When I bought my Mondi Cabrio, I negotiated a 30k (engine out) major into the price of the car. The strategy was that while the PPI was normal, I wanted an opportunity to make sure that everything was as it should be given that I also did not have a complete service history of the car. This then is the up-side of finding a car that has the major yet to be done- you have a chance to set realistic expectations going forward.

Not-so smarty, but done a few things right, Al.
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post #6 of 9 Old 10-20-2005, 08:36 AM
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Re: 328 purchase concerns

Quote:
Originally Posted by Smarty Jones
However, form the sound of it, the previous owner may not have had the necessary money to own a Ferrari (service wise) and maybe tried to skimp a little on servicing. This may or may not be a big deal but usually these are the cars with numerous "deferred maintenance" issues. A complete new service with hoses, injectors, fuel cross over hoses, etc. would probably be in order (again it should NOT be engine out) and you can expect to pay around $5k or so if nothing else (water pump, etc.) is wrong with the car.
Question

What if you buy a Ferrari from someone who is mechanically inclined and does the servicing themselves ? Has the bills and recorded all intervals of servicing that was done ?

When I find a good one (328 or 348) I plan to work on mine. I used to be a mechanic (Domestic/Japanese import) My daily driver I want it to be new and someone else's responsibility but my Ferrari will be my toy. Now im not going to be stupid, if its something I cant do because I dont have a specific tools/proper equipment I will bring it to a Ferrari shop in my area and get it done. Will this make my car worthless if I decide to sell later on to upgrade the model ?

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“I build cars for young men that only old men can afford” - Enzo Ferrari
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post #7 of 9 Old 10-20-2005, 10:24 AM
 
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Re: 328 purchase concerns

Quote:
Originally Posted by magnum6464
Quote:
Originally Posted by Smarty Jones
However, form the sound of it, the previous owner may not have had the necessary money to own a Ferrari (service wise) and maybe tried to skimp a little on servicing. This may or may not be a big deal but usually these are the cars with numerous "deferred maintenance" issues. A complete new service with hoses, injectors, fuel cross over hoses, etc. would probably be in order (again it should NOT be engine out) and you can expect to pay around $5k or so if nothing else (water pump, etc.) is wrong with the car.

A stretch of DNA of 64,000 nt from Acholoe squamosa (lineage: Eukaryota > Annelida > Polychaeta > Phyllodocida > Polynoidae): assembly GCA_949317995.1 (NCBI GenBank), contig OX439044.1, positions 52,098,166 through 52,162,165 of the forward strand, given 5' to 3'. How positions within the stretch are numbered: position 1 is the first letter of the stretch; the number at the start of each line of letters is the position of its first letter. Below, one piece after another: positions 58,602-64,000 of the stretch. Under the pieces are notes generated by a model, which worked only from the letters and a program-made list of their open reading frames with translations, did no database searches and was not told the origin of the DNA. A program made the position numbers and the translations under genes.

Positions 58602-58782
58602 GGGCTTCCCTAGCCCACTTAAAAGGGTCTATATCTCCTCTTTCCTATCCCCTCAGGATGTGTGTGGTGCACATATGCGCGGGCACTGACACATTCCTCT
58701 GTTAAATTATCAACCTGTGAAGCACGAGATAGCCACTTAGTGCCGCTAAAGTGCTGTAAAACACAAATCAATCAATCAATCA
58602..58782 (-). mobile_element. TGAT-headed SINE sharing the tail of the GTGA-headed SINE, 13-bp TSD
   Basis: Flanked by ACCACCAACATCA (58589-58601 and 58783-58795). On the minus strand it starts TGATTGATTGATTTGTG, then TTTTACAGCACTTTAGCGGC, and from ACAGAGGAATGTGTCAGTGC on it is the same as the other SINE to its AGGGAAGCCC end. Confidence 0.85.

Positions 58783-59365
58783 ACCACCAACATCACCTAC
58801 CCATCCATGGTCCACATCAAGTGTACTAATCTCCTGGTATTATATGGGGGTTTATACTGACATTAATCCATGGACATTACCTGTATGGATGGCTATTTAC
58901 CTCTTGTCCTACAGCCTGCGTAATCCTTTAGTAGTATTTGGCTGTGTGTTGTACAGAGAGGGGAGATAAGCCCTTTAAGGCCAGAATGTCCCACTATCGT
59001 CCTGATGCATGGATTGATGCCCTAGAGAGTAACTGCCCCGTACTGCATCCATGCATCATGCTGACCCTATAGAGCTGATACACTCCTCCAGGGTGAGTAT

Question

What if you buy a Ferrari from someone who is mechanically inclined and does the servicing themselves ? Has the bills and recorded all intervals of servicing that was done ?

When I find a good one (328 or 348) I plan to work on mine. I used to be a mechanic (Domestic/Japanese import) My daily driver I want it to be new and someone else's responsibility but my Ferrari will be my toy. Now im not going to be stupid, if its something I cant do because I dont have a specific tools/proper equipment I will bring it to a Ferrari shop in my area and get it done. Will this make my car worthless if I decide to sell later on to upgrade the model ?
"Deferred maintenance" is not the same "do it yourself" maintenance. 328s are pretty easy to work on (348s are not). I have a friend with a 328 that does everything himself. Even changing the belts. I would buy his car in a heartbeat, if I were in the market. Furthermore, anyone who does a PPI and looks at the car will see that the car was meticulously cared for.

Bottom line: Doing a major service over several years is an issue; doing it properly yourself (provided you have the skill) at one time is not. Again, it's not difficult on a 328, it's much more complicated on a 348 and if I were in the market for a 348, I wouldn't want a DIY'er doing a major belt service. Those cars are finicky enough with everything done perfectly. 308 QV's are also great cars for DIY'ers and fun little cars.

Now, let's say that you do get a Ferrari and you do all the work yourself. If the timing belts are due on the car when you decide to sell, I would advise not doing something like that yourself. The new owner is going to want to develop a relationship with his or her mechanic and wants the work done by someone they choose. It's almost always that way. You sell for a lttle less because the service is due but you'll sell for less if you spent the time and money doing the service yourself, too.

By the way, unless there is something majorly wrong with the engine, an engine out service on a transversely mounted Ferrari V8 is not the right thing to do. It's not more thorough, it's not better, it's only complicating matters further (and more expensive). It's not that every time you take the engine out, something's going to go wrong, it's that every time you take the engine out you're inviting one more piece of trouble into the equation. Of course, if there's an issue and the only way to address is engine out, then do it but realize that it should not be part of normal servicing on a transversely mounted V8 F-car. One of the reasons that I like the transverse V8s so much is that the engine does not come out for service.

If you're going to let them yank the engine out every few years, you might want to look at buying a 512TR (although they like drive shafts and bell housings for breakfast). Great cars if you don't mind the maintenance.
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post #8 of 9 Old 10-20-2005, 03:46 PM
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Thanks :lol:

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post #9 of 9 Old 10-20-2005, 04:03 PM
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I don't think anyone can sum it up better than Smarty Jones just did. Great post and information.